October 02, 2012 00:00
By BAMRUNG AMNATCHAROENRIT
Don Mueang International Airport started buzzing from 3am yesterday as its first flight of the day, AirAsia's FD3677, took off for Denpasar, Bali, on the dot of 6.15am as scheduled.
All the ground staff, especially Thai AirAsia chief executive officer T
Taking off smoothly and on time is common in the aviation industry, but for AirAsia this one was very meaningful, because yesterday was the first day for the low-cost airline to relocate its operations from Suvarnabhumi Airport.
The airline and Airports of Thailand spared no costs in keeping passengers in Terminal 1 entertained. AirAsia organised fashion shows and AOT paid for concerts. Their joint efforts were obviously meant to prove that the old airport was back in action.
Terminal 1 was full of people, as passengers, media personnel and guests jostled for a part of the action. In fact, an airport guard said he had never seen the facility this busy before.
And though there was a bit of a traffic jam getting to the departure building at 6am, passengers were not disappointed by how smoothly everything went.
Passenger Wichai Lhaoprapatsorn said he had no problems with the airline’s relocation. He was taking a connecting flight to Yangon from Chiang Rai. However, he did voice concerns about having to take connecting flights with other airlines that fly out of Suvarnabhumi. He said Don Mueang should offer free transport to Bangkok’s main international airport.
Things did not go too smoothly for everybody, however, as five foreigners ended up missing their flight. They had probably not heard about the relocation, though AirAsia staff have been going out of their way to inform people.
Meanwhile, Tassapon said Don Mueang’s preparation was acceptable with the exception of some lighting problems, unclear signage and ground transport. He said he would inform AOT about these problems and hope the authority finds solutions within a week.
AirAsia founder Tony Fernandes was also present at the airport yesterday and said this relocation was a crucial step for Thailand to become a low-cost-carrier hub in the region. He added that cutting down the international passenger service charge would certainly help. He cited Malaysia, which only charges passengers Bt300.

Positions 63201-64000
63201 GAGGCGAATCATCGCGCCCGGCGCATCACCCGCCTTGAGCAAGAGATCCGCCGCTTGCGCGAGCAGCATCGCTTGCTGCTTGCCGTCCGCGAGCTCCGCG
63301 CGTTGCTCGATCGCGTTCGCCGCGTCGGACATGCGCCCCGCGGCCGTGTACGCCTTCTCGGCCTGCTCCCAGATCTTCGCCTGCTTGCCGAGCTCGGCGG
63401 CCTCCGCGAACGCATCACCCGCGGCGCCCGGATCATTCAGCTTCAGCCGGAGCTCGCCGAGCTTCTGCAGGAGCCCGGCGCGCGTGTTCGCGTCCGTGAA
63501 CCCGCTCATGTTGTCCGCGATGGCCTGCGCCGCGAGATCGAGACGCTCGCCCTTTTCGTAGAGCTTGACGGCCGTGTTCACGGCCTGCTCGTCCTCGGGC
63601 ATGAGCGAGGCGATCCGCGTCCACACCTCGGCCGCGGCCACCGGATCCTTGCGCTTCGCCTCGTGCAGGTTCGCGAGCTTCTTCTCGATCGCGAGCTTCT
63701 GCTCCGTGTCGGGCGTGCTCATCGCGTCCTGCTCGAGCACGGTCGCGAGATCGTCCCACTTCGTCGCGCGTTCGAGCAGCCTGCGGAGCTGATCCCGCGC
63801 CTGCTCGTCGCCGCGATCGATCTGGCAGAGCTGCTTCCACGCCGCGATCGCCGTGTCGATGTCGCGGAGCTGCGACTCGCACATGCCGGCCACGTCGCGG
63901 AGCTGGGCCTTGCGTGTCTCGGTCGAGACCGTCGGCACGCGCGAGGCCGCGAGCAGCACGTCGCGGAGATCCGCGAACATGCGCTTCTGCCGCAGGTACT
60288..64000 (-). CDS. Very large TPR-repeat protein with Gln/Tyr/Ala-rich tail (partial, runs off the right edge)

Tassapon added that moving to Don Mueang was also beneficial for AirAsia because this airport was closer to downtown Bangkok. Hence, he said, the airline expected the number of its domestic passengers to increase by 5 per cent. Its current load factor for domestic flights is between 82 and 85 per cent.
Thai AirAsia operates about 160 flights daily, of which 45 are international. Next year, its daily flights should hit 200 and the airline hopes to generate at least Bt20 billion in sales revenue.
Nok Air CEO Patee Sarasin welcomed AirAsia to Don Mueang, saying its presence would change the dynamics of the airport. He said this market had more room for growth, especially since competition has intensified.
Currently, Nok Air operates 89 flights out of Don Mueang and its average load factor is 85 per cent. In the first quarter of next year, the firm plans to fly to four or five cities in China because of high demand. The airline already operates three charter flights per week to Nanjing.
Nok Air is also planning to get listed in the Stock Exchange of Thailand, aiming to spend the funds raised on expanding its fleet. It has about 11 planes at present and hopes to boost that number to 20 by next year.
It is aiming for profits worth more than Bt500 million by the end of this year, which shows a vast improvement from the Bt198 million it projected early this year. He said the airline had recorded profits worth Bt400 million so far this year.